Director: Kent Jones (2016)

This documentary is a respectful introduction to the work of two hugely influential film makers, Alfred Hitchcock and Francois Truffaut.

In 1962 and accompanied by a translator and a photographer, the young French director spent a week with the British master.

The lengthy interviews were recorded and turned into a book.

Now directors including as Martin Scorsese, Paul Schrader, Wes Anderson and David Fincher discuss how that book is considered a bible of film making.

There’s wonderful footage from Hitchcock classics such as North By North West (1959) and from his pre-Hollywood work.

A disproportionate time is spent discussing the merits of Vertigo (1958). Despite a surprisingly low key Scorsese’s best efforts to convince, I remain immune to its obsessions.

The dynamic between the two men hints at more than the documentarians intended to show.

Though The Birds (1963) was still yet to come, Hitch was at the tail end of his career while the young French dynamo had made a blistering start to film with The Four Hundred Blows (1959) and Jules Et Jim (1962).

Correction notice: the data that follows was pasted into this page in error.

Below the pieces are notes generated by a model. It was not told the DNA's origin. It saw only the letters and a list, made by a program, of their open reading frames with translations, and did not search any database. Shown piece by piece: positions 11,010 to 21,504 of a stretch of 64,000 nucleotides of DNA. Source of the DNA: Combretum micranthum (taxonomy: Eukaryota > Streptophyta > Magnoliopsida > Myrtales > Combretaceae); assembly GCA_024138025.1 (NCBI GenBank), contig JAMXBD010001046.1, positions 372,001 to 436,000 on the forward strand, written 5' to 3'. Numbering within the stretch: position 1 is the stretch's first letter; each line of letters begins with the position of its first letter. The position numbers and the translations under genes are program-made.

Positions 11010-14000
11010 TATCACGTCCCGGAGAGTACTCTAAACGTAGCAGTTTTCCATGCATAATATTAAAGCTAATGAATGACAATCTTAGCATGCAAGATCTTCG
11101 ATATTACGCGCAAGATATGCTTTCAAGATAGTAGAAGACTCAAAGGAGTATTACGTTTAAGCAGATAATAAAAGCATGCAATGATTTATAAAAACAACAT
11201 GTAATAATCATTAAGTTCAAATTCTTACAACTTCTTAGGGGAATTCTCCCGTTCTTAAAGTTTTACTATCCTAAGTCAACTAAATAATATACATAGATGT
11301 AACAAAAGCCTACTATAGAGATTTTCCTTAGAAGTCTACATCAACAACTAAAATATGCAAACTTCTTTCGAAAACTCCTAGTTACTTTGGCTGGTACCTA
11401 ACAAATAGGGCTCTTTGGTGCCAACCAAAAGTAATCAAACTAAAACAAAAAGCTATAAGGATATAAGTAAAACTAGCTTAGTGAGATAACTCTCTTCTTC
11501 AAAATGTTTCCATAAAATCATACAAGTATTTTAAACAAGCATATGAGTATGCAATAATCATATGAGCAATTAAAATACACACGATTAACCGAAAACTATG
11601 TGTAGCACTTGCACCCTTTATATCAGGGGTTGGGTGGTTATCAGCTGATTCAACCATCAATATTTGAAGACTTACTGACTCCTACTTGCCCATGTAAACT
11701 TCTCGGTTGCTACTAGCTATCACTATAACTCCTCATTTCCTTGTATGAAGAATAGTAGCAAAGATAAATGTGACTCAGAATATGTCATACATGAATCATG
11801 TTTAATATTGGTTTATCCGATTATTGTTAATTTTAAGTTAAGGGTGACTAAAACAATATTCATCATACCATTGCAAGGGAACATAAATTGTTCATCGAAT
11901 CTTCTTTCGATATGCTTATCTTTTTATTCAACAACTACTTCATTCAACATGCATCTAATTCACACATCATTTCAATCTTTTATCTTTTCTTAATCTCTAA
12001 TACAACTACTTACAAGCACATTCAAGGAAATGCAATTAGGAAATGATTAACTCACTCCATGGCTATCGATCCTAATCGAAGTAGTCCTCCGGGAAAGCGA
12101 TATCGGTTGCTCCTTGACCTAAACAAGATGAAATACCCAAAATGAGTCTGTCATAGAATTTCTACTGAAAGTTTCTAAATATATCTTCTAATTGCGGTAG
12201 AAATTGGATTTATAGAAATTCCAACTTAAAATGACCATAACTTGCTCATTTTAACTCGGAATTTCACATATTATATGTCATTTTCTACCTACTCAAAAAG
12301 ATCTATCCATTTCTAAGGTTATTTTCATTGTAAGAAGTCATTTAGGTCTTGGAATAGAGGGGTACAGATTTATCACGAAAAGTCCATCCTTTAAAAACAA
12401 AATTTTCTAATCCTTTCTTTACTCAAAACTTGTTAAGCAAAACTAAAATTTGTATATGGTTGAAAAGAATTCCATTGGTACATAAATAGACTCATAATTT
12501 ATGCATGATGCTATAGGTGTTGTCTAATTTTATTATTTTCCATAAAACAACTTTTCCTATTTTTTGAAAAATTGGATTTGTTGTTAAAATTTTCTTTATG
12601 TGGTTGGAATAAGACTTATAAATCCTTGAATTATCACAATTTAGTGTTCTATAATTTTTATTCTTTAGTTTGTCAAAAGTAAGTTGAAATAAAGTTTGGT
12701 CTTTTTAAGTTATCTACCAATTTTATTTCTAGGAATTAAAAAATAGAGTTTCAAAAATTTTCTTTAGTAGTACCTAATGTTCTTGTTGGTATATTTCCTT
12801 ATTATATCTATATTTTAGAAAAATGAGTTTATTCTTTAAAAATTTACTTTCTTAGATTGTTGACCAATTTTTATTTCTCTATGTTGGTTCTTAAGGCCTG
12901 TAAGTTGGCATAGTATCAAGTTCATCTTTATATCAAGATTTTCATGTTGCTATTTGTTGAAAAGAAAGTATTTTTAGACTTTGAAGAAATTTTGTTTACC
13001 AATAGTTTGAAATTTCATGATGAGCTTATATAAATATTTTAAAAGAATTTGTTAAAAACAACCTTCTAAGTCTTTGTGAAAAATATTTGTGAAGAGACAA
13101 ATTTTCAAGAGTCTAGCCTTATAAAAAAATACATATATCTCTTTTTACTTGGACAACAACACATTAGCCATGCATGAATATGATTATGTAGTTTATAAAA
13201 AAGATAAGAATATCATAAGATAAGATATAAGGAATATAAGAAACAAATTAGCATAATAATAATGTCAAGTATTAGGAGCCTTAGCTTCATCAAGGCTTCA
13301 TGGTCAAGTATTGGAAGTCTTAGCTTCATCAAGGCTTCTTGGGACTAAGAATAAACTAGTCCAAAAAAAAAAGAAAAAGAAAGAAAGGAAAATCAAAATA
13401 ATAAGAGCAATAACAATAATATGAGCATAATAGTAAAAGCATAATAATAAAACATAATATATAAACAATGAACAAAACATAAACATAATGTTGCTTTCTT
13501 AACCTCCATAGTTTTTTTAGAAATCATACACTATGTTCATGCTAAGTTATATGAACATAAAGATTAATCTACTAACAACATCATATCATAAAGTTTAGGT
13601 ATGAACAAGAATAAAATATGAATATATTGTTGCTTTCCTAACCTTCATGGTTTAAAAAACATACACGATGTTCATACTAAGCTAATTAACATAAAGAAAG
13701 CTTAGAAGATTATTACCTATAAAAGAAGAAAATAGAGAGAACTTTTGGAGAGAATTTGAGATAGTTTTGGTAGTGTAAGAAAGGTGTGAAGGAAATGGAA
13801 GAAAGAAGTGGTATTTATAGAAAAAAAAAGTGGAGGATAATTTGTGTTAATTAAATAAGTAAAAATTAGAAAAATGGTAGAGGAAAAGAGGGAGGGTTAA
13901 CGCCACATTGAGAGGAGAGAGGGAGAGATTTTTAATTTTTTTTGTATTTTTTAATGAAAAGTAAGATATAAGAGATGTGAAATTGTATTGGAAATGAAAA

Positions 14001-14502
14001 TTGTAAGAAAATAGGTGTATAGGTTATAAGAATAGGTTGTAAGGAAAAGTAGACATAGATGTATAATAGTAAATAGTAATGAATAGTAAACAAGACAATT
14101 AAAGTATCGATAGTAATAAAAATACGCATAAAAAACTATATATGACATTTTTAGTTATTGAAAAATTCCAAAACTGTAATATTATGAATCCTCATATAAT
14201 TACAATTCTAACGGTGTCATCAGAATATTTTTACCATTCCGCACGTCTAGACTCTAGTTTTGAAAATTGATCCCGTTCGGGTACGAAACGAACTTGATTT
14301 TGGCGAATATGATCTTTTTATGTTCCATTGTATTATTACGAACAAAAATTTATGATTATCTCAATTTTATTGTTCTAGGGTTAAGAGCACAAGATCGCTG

Undoubtedly Truffaut was a consummate networker and had built his career on befriending powerful older men and persuading them to mentor him.

Claiming he wanted to record Hitch’s thoughts to establish his reputation as an artist not merely an entertainer, Truffaut comes across as disingenuous, grasping for Hitch’s knowledge to further his own career.

The ageing Hitch was not immune to the Frenchman’s flattery and within a couple of years Truffaut completed the British sci-fi feature Fahrenheit 451 (1966).

Both men had formative experiences of the criminal justice system early in life and there’s discussion how much this informed the frequent occurrences of punishment and guilt in their films.

Enjoyable but far too brief, Hitchcock/Truffaut works best during the moments Hitch interviews are used as a commentary to his own unique vision.